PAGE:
I listened to a teleconference today, Myeloma: Progress in Treatment and Side Effect Management. The program featured my new oncologist, Dr. Melissa Alsina, and oncology nurse Kathy Daily.
Sponsored by the Leukemia & Lymphoma Society (LLS), the program was a good, basic primer for a newly diagnosed patient. Nothing new or exciting here. But several of the participant questions were enlightening.
Karen from Colorado was concerned about her high iron levels. Dr. Alsina cautioned Karen to monitor her liver function often.
Another Karen asked about Revlimid as a maintenance therapy after her transplant next month. Dr. Alsina quoted an early study showing early data supporting the use of low dose Revlimid starting three months post transplant.
Bill from Minneapolis was concerned about weight gain caused by steroid use. Kathy Daily’s response: Combine diet and exercise. Dr. Alsina’s suggestion: Try a lower dose if possible. Neither sounded overly optimistic. Sorry Bill!
A caller asked Dr. Alsina how myeloma relapse is determined. Her answer: Any rise in M-spike found in three or more blood tests is considered relapse—meaning the myeloma has become more active.
Another caller was concerned about carfilzomib’s 26% response rate in refractory myeloma patients, as discussed during the first part of the program. (Dr. Alsina had mentioned carfilzomib and pomalidomide as hopeful new novel therapy agents) Dr. Alsina reassured him, noting carfilzomib’s effectiveness rises dramatically when it is combined with other novel agents—and that the 26% response rate was actually good, considering most patients in the study have exhausted most, if not all of the other alternatives.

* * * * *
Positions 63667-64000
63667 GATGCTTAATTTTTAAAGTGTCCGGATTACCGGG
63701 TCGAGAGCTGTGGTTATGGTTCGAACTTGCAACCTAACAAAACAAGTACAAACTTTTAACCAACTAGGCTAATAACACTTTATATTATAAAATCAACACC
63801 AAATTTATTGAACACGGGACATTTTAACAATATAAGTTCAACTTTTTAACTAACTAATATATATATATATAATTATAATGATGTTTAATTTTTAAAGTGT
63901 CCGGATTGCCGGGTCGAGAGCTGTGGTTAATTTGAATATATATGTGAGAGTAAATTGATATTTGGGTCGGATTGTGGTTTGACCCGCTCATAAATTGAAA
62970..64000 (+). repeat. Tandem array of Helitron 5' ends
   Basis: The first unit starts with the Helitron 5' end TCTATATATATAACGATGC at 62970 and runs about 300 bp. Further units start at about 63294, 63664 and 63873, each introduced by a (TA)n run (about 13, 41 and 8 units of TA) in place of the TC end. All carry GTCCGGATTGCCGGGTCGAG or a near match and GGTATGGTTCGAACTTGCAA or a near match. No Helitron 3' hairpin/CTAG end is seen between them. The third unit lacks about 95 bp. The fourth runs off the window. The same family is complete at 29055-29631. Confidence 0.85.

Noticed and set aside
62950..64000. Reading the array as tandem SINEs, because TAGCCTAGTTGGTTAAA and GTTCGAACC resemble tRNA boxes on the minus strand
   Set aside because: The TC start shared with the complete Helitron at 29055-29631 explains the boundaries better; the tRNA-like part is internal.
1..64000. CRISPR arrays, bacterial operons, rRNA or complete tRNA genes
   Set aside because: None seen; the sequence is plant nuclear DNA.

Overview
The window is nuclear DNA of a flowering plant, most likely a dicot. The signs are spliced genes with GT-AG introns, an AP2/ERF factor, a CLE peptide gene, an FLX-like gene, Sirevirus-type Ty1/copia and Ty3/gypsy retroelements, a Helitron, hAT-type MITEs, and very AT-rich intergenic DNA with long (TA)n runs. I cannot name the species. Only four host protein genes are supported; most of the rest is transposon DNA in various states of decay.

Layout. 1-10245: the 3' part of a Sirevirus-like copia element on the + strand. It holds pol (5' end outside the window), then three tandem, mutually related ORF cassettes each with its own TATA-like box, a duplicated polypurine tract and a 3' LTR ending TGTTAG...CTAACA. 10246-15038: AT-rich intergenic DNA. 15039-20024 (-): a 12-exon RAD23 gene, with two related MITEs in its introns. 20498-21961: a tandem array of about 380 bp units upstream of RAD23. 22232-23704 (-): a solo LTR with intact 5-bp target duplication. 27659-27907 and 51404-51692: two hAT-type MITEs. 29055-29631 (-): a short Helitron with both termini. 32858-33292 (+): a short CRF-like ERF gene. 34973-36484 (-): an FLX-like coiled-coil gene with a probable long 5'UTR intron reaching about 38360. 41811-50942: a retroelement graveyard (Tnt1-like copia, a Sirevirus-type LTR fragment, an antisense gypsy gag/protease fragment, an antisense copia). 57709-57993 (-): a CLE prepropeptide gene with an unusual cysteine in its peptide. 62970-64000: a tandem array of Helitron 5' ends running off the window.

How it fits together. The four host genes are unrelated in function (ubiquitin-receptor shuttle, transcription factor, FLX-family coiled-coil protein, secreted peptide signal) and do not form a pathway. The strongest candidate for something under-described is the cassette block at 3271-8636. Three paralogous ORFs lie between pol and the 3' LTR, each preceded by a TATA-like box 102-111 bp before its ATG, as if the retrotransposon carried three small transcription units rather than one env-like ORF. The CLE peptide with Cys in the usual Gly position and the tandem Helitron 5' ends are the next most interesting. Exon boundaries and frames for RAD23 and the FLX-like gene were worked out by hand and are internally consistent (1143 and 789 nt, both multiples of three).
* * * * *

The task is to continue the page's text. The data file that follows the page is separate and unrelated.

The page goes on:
Sandy asked: “At what M-spike level do you start treatment?” Dr. Alsina responded that there is no absolute starting point. It depends on how active the disease, and if there is any bone or kidney involvement. At certain levels, for example 4 gm of protein in the urine for light chain type disease, or an M-spike of 5 or more, treatment would normally be immediate.
Frank in Florida asked the common question about how SCT compares to the new novel therapies. Dr. Alsina’s response: No studies have been completed comparing SCT to novel agent use alone—but they have been started. As I would have guessed (Dr. Alsina is my oncologist—and heads up the transplant department at Moffitt Cancer Center) Dr. Alsina did gently push SCT—even if you achieve CR. She did admit it might not hurt to wait, as long as your myeloma was under control and stable.
A patient with advanced kidney disease asked about her chances for a kidney transplant. Dr. Alsina replied that yes, if her myeloma is under control, she should be eligible for transplant—and should pursue that option aggressively.
Susan from Pennsylvania asked how long her husband needs to remain on dex now that he is stable—he is currently on a pomalidomide study and apparently is very sensitive to dex. Dr. Alsina suggested lowering the dose or dropping dex altogether if he is indeed stable—and if it is negatively affecting his quality of life.
Mary in California is suffering from lots of pain, caused by shingles and PN—Motrin just isn’t helping anymore. Kathy suggested using Tylenol and/or low dose oxycodone.
The program started promptly at 1 PM and ended at 2:30. Glad I could share what I heard and learned today for those of you who couldn’t attend.
Feel good and keep smiling! Pat